How to be Unhappy in Business?

AAEAAQAAAAAAAAKgAAAAJGZkODQxZTlkLTY5YjQtNDg3NC04M2VlLWYzMmY2NzY3NTAxMAIn most of the 120+ Customers Included talks I’ve given in the last year, I’ve started with an inversion exercise. Instead of asking the attendees what they would do to delight customers, I ask what they would do to annoy and alienate customers. My audiences are surprised to discover that the question creates a rich, meaningful discussion.

With this blog post, I’d like to do a different inversion exercise.

I’d like to ask you:

                   What would you do to ensure unhappiness in your career? 

Here are three suggestions:

1. Be short-term oriented
If you want to increase your chances of being unhappy in business (and in life), be sure to focus only on short-term considerations. Many managers blame the public markets for this focus. They groan about the pressure of quarterly earnings and the way that forces them to play a short-term game. While it’s true that Wall Street can be unbelievably short-term oriented, short-term orientation is not a Wall Street invention.

Businesspeople who focus on the short term tend to lose money – they focus on random changes and fluctuations and miss the fundamentals. They also tend to be overly emotional and reactive. And certain emotions – particularly envy and arrogance – can blind us and lead us to make bad business decisions (perhaps like the people in the New Yorker cartoon above seem to have made.)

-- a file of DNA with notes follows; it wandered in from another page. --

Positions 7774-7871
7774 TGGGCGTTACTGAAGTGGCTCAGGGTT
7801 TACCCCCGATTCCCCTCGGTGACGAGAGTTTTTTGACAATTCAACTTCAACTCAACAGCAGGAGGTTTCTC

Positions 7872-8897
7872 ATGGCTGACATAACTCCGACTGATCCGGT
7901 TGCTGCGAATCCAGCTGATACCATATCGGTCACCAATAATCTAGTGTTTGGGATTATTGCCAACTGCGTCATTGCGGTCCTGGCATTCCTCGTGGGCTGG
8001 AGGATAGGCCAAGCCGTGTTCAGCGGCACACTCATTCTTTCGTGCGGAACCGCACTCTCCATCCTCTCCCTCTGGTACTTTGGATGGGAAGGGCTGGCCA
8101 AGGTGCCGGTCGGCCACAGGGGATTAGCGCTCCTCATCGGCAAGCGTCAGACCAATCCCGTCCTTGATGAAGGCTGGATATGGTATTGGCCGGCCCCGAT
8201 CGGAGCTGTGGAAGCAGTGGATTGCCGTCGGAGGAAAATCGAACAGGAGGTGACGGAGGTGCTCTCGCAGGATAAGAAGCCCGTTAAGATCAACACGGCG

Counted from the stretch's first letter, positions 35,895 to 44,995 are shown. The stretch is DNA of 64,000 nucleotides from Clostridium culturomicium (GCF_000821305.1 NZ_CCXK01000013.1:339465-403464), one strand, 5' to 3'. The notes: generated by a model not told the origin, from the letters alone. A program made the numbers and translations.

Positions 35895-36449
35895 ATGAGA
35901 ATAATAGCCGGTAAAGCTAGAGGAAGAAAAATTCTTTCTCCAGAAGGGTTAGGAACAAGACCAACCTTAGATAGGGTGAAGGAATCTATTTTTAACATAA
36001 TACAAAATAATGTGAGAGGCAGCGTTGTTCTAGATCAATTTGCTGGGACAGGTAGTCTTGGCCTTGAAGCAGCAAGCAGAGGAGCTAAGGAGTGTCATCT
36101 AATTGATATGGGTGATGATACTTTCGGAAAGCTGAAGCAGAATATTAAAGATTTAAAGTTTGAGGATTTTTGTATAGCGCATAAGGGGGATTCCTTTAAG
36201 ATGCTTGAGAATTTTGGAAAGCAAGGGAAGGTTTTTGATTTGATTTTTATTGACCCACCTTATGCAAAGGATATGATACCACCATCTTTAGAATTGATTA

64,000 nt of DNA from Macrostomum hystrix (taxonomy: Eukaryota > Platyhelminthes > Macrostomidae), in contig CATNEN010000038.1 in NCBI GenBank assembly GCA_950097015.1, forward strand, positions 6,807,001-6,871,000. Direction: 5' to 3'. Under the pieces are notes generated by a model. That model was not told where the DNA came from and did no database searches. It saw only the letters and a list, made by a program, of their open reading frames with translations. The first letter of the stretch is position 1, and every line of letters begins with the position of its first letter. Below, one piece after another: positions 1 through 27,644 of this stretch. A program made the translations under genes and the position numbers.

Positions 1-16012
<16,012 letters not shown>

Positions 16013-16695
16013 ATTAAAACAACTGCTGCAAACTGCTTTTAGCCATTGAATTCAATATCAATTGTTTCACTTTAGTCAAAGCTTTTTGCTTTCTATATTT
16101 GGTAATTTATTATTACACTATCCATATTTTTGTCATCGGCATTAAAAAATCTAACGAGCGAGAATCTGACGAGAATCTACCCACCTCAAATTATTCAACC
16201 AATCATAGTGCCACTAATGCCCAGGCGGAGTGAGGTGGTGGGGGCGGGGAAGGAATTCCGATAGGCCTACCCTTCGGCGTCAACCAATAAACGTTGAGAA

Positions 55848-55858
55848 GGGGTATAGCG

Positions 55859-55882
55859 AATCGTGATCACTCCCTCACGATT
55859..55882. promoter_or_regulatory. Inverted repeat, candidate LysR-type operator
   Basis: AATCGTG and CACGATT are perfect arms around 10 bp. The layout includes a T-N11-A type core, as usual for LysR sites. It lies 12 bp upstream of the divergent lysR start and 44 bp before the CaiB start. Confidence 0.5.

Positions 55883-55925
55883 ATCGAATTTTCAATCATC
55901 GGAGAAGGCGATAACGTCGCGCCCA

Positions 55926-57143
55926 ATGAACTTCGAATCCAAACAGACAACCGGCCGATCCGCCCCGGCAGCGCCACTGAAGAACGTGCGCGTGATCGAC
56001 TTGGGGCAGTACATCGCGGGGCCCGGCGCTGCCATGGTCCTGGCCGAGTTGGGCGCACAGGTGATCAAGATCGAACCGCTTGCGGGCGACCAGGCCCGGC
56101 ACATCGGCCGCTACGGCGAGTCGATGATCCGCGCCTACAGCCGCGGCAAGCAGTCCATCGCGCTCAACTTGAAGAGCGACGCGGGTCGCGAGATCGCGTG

Managers who focus on a short horizon, also tend to be overly influenced by fads and hype. They are more likely to invest in bubbles and thereby weaken their business for the inevitable downturn. Worst of all, they seem to have no barometer for what matters. No values or mission to guide their thinking.

Patient, long-term oriented people seem to be grounded, focused on things that matter, and happier. Yet they are also much rarer. 

2. Ignore (or betray) friends and family
Friends and family ground us and make us better in many ways including as business leaders (assuming you have a family you like – no rule says you have to like or spend time with a family that mistreats you).

I’ve seen many people “trade-up” and ignore or betray friends and family as they make more money and achieve more success in their careers.  In this regard, my mother taught me well. 

I get much joy from friends who have known me for decades. I make an effort to stay in touch. Yet, I see many people shrink their circle of friends. My father did that and it made him a sadder, unhappy man. His example, as much as my mother’s (or perhaps more so), has helped me avoid the unhappiness that comes from ignoring or betraying friends and family. 

3. Don’t listen
The art of listening is deceptively simple. I recently recommended that all the members of the Councils participate in my spring cocktail party by focusing on listening rather than networking.

If you want to enjoy cocktail parties and life, I have one simple prescription: listen. Don’t focus on yourself. Listen to others.

On the other hand, if you want to increase the odds of being unhappy in business, then don’t listen. Don’t listen to your colleagues, your peers, or your customers. Be focused only on what you can get and allow your ego to be your guide.

These are three good ways to ensure unhappiness. Yet there are certainly more.

What about you? What would you recommend people do to ensure unhappiness in business?